Saturday, April 24, 2010

Rebel Without a Cause (1955)

Directed by Nicholas Ray.
Starring James Dean and Natalie Wood.
In a Nutshell: A defiant suburban teenager handles life’s difficulties.

The kids in Rebel Without a Cause did not have rough upbringings. They did not have poverty, gang warfare or social prejudice to take to bed every night. And yet, their world is a wasteland of violence and confusion, open only to emptiness and rejection. Director Nicholas Ray often employs the rebellious and tormented protagonist, now in modern youth, where such feelings are the most potent. Here he has found a unique id in James Dean’s Jim Stark. An iconic crystallization of teen angst, Dean navigates through a suburb of kids who have been abandoned by their parents, leaving them searching for answers. So they fight, they drink, they perform reckless stunts to impress each other. While a clear finger is pointed at parental guidance at the kid’s behavior, there is an unarticulated rawness to the movie’s self-expression. It offers no clear solutions, which cuts through dated melodrama to unveil a direct look at suburban youth culture.

The film’s iconic visage belongs to Dean, even if time has weakened his contribution. Nowadays, it is easy to see Dean’s acting as Brando-light at worst, green at best. Dean is admirable for going against the grain though his style is oddly mannered. His cohorts include Natalie Wood’s Judy, the actress unburdened by her late-career artifice, and Sal Mineo’s Plato, whose performance suggests overt gay overtones. Once freed from the cruel gang and their distant parents, the three form an alternate family to bury their household angst. It is an innocent interlude before the climax, showing Ray’s compassion for the needs of these delinquents. Early criticisms of the movie’s glorification of rebellion should have been wise to examine this scene’s support of domestic restoration.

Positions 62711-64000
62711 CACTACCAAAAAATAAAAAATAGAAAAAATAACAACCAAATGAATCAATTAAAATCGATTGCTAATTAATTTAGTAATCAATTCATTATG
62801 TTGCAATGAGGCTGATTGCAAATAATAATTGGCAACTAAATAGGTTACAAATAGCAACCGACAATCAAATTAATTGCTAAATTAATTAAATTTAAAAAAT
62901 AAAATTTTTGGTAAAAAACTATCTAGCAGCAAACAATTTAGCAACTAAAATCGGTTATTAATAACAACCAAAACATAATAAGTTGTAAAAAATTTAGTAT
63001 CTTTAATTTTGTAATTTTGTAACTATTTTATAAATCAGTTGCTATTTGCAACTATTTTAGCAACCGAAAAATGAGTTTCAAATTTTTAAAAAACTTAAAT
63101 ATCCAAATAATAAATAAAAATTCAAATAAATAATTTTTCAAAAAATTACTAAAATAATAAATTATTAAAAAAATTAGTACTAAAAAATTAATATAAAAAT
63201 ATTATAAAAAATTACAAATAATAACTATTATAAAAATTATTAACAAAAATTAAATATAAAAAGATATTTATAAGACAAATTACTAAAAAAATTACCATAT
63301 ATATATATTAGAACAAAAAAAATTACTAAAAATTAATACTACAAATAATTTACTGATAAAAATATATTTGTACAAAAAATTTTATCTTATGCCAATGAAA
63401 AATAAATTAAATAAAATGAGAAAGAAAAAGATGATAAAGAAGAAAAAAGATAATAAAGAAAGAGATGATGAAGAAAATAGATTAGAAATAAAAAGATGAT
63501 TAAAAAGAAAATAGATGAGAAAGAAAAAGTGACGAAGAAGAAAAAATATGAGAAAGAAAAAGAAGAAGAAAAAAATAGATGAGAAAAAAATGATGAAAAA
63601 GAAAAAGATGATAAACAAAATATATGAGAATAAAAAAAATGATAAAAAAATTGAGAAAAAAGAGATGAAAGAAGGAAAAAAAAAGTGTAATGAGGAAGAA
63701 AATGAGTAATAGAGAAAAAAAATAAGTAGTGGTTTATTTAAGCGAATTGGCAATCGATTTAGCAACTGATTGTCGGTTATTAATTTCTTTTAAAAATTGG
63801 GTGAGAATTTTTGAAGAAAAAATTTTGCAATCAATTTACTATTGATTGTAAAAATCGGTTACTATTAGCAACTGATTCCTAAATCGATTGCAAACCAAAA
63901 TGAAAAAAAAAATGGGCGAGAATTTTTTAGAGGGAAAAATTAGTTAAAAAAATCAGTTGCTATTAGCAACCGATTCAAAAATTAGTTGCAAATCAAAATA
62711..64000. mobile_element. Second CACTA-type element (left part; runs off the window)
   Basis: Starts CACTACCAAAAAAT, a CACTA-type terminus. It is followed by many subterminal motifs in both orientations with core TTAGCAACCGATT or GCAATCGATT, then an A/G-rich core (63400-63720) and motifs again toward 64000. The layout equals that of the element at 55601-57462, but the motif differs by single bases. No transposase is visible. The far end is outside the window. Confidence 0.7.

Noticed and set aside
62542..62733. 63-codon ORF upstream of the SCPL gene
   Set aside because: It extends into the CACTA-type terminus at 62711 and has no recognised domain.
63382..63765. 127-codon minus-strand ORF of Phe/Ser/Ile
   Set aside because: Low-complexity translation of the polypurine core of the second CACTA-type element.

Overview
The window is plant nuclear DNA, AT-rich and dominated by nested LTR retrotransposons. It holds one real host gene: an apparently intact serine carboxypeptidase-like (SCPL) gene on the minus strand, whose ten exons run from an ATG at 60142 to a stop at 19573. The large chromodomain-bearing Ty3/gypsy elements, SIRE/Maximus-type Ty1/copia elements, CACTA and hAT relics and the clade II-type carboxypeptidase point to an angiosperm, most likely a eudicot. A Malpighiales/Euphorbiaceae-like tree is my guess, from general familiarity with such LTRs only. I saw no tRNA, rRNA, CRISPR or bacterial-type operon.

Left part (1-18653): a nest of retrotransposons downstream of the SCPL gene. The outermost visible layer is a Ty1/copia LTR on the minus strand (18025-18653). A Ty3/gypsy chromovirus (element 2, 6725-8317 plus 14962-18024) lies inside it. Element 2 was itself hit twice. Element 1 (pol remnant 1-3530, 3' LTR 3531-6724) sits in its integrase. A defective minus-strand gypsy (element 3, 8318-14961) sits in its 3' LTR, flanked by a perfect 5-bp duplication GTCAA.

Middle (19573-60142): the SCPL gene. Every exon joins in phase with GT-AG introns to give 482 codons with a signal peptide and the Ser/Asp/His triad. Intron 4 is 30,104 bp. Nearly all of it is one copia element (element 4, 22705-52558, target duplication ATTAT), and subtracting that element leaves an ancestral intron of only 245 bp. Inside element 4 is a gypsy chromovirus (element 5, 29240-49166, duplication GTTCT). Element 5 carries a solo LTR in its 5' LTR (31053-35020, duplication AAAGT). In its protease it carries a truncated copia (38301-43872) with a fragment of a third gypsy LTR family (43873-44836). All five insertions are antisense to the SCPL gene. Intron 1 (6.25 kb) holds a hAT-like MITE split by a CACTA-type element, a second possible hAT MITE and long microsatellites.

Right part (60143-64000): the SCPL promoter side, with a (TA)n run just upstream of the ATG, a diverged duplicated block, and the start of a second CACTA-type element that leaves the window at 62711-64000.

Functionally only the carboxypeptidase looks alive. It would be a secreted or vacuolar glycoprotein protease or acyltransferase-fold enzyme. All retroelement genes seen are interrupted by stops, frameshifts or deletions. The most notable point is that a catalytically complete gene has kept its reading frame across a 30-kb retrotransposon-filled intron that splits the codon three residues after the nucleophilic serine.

Rebel leaves much unexamined, but maybe it never had to. Young filmgoers could fill in the blanks themselves and the film’s DNA became scattered all over American New Wave. Suburbia’s underlying darkness continues to be examined today; its impact has never truly left American subconscious. Some narrative structuring and overly broad characterizations of its adult characters date Rebel, but do not diminish. When it works, Rebel Without a Cause is remarkably truthful. A bold deconstruction of 50’s values, as powerful today as it ever was.

Saturday, April 17, 2010

Daisies (1966)

Directed by Věra Chytilová.
Starring Ivana Karbanová and Jitka Cerhová.
In a Nutshell: Two girls inexplicably start spreading chaos.

Daisies is a maddening comedy of poor taste, one that may too entrenched in its zeitgeist. Two teenaged girls, both named Marie (Ivana Karbanová and Jitka Cerhová) decide to be “bad”. There is a brief interlude by a fruit tree, linking to original sin, with their mischief aimed to exploit materialism. And oh what a jaunty spree it is. The girls flirt, steal, spoil parties, tease older men and tear into banquets of rich food. It amounts to a silly, formless anarchy that builds to far more serious consequences. Bright colors, cartoon actions and jolting sound effects affront the senses, even with the brief run time.

Watching Daisies would require an appreciation for the burgeoning social and political commentary that came with 60’s New Wave cinema. Daisies delights in wreaking havoc on wealth and bourgeois culture. But with the shock value diminished, it comes off as dreary and juvenile today. The Maries could be taken as Věra Chytilová’s marionettes, posing as nihilistic ideals and not characters. Their rebellion amounts to manic submission; the world is going bad, so why not go bad with it? From the opening scene, the girls cease human motivation and personality. When they misbehave, they are no longer at the controls. Daisies is a unique commentary, but a chore to endure. The Maries are certainly grating enough to convey Chytilová’s disgust of anarchic values. Unfortunately, the film’s frantic tone and garish style are queasy enough to date Daisies’ experimental form. A notable piece of surreal pop art, but I would leave this one in the time capsule.

Saturday, April 10, 2010

The Double Life of Véronique (1991)

Directed by Krzysztof Kieślowski.
Starring Irène Jacob and Philippe Volter.